Wood Ash and its Role in our Health

As the season starts to change and the weather starts to become cooler, that time of year when we get to sit around the campfire is finally here.To most people, that lonely pit the next day is just a reminder of a good time, but to some there is something very special lying there in waiting.

The wood ash that is left, pretty much defines itself, it is just that, ash from the burning of wood, I know that sounds very elementary but stick with me. The ashes from wood has been used for centuries as an additive to their food because they knew of the importance of minerals for good health.

This included such minerals as calcium,manganese,iron,copper,zinc sodium,magnesium,potassium and phosphorus. The native Americans were known to add ash to their bread as a leavener.I even found a simple recipe  in case you want to get authentic.

The addition of wood ash to condition soil was so important that it was the very first patent in the United States, yes U.S. patent #1 ,was the process of making potash and pearlash for the use of fertilizer.The U.S. had a booming industry exporting potash and pearlash to Great Britain.

Wood Ash and Gardening

Today wood ash is being reintroduced to the gardening community as more and more people are becoming aware of the importance of growing your own food. With its aforementioned mineral content and the ability to balance pH levels this has become a welcome commodity to organic farmers.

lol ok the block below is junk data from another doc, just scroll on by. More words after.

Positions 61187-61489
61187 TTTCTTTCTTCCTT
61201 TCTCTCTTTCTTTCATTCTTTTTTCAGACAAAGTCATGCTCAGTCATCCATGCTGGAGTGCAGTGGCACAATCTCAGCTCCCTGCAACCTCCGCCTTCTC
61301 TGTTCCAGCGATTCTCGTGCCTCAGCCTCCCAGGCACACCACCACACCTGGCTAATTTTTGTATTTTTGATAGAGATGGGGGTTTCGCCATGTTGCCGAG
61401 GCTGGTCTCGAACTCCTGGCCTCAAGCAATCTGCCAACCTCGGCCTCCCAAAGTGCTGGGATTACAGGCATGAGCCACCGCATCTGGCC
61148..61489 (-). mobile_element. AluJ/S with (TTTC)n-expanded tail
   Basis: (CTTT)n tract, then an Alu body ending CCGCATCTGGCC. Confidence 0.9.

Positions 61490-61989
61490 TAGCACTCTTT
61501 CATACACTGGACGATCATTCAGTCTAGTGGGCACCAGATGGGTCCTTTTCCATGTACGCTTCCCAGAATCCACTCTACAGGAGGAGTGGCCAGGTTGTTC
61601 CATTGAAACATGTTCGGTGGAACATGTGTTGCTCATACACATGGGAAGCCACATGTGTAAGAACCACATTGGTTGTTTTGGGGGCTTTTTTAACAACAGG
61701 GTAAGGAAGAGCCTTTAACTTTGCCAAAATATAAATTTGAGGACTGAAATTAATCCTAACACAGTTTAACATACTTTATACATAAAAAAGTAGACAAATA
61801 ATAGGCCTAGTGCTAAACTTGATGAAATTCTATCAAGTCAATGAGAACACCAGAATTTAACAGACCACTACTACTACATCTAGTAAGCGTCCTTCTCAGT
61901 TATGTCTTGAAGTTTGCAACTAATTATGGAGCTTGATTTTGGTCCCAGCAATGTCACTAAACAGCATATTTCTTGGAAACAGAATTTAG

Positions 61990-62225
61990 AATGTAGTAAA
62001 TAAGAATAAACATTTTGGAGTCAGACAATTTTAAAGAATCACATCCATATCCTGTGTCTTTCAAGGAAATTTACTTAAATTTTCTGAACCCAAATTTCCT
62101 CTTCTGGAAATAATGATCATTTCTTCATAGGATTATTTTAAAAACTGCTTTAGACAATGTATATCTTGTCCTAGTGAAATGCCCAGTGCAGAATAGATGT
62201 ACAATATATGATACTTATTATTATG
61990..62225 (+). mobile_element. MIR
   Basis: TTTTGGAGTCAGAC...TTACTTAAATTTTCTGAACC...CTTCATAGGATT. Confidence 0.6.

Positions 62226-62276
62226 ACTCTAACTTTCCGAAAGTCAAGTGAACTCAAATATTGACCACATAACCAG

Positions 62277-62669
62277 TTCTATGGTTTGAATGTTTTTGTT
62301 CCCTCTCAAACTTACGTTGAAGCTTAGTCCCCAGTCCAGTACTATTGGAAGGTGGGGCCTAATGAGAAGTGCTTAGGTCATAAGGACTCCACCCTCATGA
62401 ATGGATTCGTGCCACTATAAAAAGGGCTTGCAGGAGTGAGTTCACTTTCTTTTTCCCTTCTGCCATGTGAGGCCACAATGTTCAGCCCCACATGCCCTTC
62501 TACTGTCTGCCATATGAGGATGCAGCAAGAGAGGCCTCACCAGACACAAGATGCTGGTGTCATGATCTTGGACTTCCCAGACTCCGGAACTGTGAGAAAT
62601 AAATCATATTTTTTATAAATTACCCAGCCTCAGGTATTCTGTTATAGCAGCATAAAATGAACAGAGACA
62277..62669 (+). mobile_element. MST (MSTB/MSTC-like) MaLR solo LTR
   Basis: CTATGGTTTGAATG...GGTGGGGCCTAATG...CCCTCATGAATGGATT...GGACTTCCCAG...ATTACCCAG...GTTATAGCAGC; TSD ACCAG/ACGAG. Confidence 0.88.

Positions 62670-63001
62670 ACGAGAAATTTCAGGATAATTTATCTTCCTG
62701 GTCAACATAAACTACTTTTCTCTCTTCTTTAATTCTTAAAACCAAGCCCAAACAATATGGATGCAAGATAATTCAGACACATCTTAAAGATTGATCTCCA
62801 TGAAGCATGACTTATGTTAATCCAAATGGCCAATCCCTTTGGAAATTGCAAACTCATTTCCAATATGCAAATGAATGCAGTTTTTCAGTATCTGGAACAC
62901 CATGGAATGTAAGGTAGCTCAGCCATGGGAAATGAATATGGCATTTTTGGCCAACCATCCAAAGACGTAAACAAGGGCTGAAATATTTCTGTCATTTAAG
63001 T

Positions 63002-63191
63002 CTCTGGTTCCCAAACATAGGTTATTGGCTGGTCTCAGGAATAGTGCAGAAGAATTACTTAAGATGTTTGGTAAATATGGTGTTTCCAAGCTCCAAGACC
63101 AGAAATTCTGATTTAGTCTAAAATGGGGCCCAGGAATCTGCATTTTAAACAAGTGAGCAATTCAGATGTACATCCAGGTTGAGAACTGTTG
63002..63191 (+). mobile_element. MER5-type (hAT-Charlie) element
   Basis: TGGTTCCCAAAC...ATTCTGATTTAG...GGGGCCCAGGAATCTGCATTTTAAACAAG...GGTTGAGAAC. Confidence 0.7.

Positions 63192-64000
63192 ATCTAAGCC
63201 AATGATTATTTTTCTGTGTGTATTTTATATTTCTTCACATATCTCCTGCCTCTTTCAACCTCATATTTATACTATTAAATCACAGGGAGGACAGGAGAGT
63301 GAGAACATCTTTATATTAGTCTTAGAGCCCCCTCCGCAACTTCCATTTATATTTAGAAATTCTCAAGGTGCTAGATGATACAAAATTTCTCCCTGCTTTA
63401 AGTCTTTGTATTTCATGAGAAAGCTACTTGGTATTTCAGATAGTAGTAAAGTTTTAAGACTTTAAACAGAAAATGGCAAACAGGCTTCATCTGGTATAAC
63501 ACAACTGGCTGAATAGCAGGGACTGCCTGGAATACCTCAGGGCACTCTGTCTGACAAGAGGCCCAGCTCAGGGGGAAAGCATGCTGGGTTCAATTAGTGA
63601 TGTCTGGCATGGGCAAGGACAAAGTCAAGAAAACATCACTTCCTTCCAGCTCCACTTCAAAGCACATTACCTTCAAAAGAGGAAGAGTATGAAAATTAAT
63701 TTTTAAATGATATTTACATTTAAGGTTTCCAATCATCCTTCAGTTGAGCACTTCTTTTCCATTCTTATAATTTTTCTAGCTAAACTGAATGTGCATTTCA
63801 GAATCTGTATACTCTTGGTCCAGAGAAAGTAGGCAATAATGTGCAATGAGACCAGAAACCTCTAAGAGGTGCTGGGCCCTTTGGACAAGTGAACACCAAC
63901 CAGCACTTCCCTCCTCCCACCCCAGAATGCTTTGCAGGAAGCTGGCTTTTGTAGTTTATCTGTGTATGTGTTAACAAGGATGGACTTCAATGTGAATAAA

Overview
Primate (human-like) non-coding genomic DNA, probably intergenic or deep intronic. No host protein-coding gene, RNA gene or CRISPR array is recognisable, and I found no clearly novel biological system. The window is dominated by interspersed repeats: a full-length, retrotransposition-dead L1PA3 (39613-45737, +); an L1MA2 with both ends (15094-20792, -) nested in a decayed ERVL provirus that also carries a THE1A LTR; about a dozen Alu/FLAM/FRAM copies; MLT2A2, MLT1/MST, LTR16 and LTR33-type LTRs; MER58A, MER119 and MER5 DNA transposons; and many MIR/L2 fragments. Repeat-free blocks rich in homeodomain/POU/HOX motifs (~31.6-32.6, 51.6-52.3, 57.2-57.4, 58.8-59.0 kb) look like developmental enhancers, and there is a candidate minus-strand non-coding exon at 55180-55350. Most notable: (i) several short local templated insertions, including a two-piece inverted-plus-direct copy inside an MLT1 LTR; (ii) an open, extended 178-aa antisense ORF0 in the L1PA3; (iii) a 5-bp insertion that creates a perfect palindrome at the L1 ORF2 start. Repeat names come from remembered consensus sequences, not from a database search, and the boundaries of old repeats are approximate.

There are a few exceptions with plants that thrive on acidic soils,but for the most part it is a perfect amendment. There is also a great use for ash as a pest deterrent such as slugs,snails and other soft-bodied invertebrates,just sprinkle a little around your plants and the ash will dry them up.

Wood Ash in History

There were so many uses for wood ash it’s a shame that it got lost in the pages of history and some think that this has a direct correlation with the mineral deficiencies that are affecting so many people.With the advent of fossil fuels to heat homes and cook with our knowledge of adding it to our food has been lost.

Even some indigenous tribes still add it to their salt to make their supply of salt last longer.Even roman and ancient greek women used it for hair lightening, but I would suggest a professional before attempting this caustic task.

It doesn’t seem possible that something you poured water on or covered with dirt after a night of camping or just having fun with marshmallows practically held up whole civilizations and helped create and fund  a nation like the U.S. Maybe this will make a great story that can be told around the campfire.So untill next time remember to eat healthy,stay fit,read the labels and help Stop the Poisoning

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